Patrick Watson

  Patrick Watson, television producer and host, filmmaker, author, actor, and communicator (b at Toronto 23 Dec 1929). After receiving an MA from U of T, he abandoned his plans for an academic career and accepted a number of CBC assignments before joining the production staff of "Close-Up" in 1957. From 1960 to 1964 he produced the weekly "Inquiry" from Ottawa. This was followed by 2 years as co-producer (with Douglas Leiterman) and co-host (with John DRAINIE and Laurier LAPIERRE) of the popular THIS HOUR HAS SEVEN DAYS (1964-66), which firmly established his status as national celebrity.

Since then he has served as host, writer and producer on a large number of programs, including Witness to Yesterday (1973-75); The Watson Report (1975-81); The Fifty First Estate (1977) on WNET Channel 13, New York; Flight: The Passionate Affair (1978); The Canadian Establishment (1980); Titans (1981) on CITY-TV; Live, From Lincoln Centre (1983-86); and Venture (1985).

In 1988 Patrick Watson was appointed creative director and principal writer of the CRB Foundation's "Heritage Minutes" project. Comprising more than 60 one-minute movies depicting moments from Canada's past, the "Heritage Minutes" have appeared on television and in movie theatres across the country.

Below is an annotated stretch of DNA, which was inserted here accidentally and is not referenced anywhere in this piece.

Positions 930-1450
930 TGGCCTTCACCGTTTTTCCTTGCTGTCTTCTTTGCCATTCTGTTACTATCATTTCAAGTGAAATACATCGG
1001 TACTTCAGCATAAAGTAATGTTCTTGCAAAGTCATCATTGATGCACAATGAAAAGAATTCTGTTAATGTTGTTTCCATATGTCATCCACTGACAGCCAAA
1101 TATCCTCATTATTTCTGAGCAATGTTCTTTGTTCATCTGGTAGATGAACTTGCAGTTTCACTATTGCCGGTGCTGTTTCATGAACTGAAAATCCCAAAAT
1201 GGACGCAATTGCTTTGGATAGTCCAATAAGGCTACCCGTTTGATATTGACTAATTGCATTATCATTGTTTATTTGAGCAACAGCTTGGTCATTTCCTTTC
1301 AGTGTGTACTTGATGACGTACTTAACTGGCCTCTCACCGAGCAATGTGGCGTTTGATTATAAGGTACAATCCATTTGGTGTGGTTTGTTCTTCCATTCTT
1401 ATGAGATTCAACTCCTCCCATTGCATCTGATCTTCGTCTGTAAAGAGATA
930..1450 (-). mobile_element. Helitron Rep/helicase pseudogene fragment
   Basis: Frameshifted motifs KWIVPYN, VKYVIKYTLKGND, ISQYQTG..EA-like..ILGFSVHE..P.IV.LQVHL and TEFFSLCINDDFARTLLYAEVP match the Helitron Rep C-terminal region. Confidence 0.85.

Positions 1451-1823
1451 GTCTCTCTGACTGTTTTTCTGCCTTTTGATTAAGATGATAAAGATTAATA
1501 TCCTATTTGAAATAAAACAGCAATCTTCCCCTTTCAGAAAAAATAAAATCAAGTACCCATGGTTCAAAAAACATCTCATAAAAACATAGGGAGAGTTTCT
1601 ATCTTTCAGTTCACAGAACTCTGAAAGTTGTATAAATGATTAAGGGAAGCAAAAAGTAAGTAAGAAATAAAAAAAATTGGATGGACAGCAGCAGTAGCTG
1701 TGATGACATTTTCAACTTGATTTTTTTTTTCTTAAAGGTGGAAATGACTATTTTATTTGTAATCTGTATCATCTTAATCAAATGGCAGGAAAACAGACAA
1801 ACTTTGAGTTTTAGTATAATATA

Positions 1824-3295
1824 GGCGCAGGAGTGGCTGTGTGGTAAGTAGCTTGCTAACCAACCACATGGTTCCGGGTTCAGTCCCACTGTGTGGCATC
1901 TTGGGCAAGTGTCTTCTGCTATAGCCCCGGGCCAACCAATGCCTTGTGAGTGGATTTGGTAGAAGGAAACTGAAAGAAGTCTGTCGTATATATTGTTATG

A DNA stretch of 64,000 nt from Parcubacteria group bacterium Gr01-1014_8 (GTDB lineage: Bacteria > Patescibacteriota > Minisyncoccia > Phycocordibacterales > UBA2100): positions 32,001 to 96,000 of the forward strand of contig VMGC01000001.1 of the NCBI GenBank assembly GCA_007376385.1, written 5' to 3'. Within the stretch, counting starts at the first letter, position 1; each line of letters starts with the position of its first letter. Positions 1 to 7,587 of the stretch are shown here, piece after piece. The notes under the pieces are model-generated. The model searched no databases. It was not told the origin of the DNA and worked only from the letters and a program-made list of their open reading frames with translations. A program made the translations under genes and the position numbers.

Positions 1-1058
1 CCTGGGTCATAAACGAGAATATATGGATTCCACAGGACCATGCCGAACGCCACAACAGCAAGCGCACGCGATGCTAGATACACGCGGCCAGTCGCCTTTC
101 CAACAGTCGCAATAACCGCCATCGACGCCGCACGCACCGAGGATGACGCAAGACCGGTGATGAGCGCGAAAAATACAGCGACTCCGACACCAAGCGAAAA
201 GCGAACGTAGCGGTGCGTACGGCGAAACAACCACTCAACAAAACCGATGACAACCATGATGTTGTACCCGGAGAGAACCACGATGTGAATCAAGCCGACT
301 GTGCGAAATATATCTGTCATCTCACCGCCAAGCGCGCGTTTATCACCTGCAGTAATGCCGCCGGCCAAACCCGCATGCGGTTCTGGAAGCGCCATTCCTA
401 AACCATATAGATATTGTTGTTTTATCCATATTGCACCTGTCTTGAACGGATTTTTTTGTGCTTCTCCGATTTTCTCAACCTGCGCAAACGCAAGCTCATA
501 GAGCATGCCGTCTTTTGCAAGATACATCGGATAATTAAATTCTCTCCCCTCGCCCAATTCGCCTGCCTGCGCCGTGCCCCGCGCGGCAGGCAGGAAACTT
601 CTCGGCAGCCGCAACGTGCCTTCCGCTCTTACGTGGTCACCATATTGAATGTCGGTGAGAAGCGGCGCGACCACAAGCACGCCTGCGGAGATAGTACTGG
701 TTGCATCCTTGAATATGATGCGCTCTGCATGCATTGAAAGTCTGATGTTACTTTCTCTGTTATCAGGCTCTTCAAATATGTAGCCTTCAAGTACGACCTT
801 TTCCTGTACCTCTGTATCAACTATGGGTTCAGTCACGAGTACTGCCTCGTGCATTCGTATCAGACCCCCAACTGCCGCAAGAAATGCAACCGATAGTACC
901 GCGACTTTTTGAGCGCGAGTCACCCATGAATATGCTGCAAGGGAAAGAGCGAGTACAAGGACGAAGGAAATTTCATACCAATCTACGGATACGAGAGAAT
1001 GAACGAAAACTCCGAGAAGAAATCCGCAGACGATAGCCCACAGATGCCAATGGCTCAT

In 1989 he was made chairman of the CBC, with Gérard Veilleux, a former secretary of the federal treasury board, as president and chief executive officer. In late 1990 Watson attracted a storm of controversy when, in an effort to get the corporation budget under control, 1100 CBC jobs were eliminated and several stations closed. Watson shepherded the CBC through the initial phases of its giant restructuring program. He resigned as chairman in 1994.

Since 1999 Patrick Watson has been creative director, media projects, of Historica, the foundation that took over the Heritage Project ("Heritage Minutes") from the CRB Foundation. He is commissioning editor, documentaries, for History Television (Canada), and program development consultant to AAC Fact.

His published works include the psychological thriller Alter Ego (1978); The Struggle for Democracy (1988), which was later produced as a 10-part television series; and the 3-volume print edition of his History Television series The Canadians: Biographies of a Nation (2004).

Watson was named an Officer in the Order of Canada in 1981 and promoted to Companion in 2001.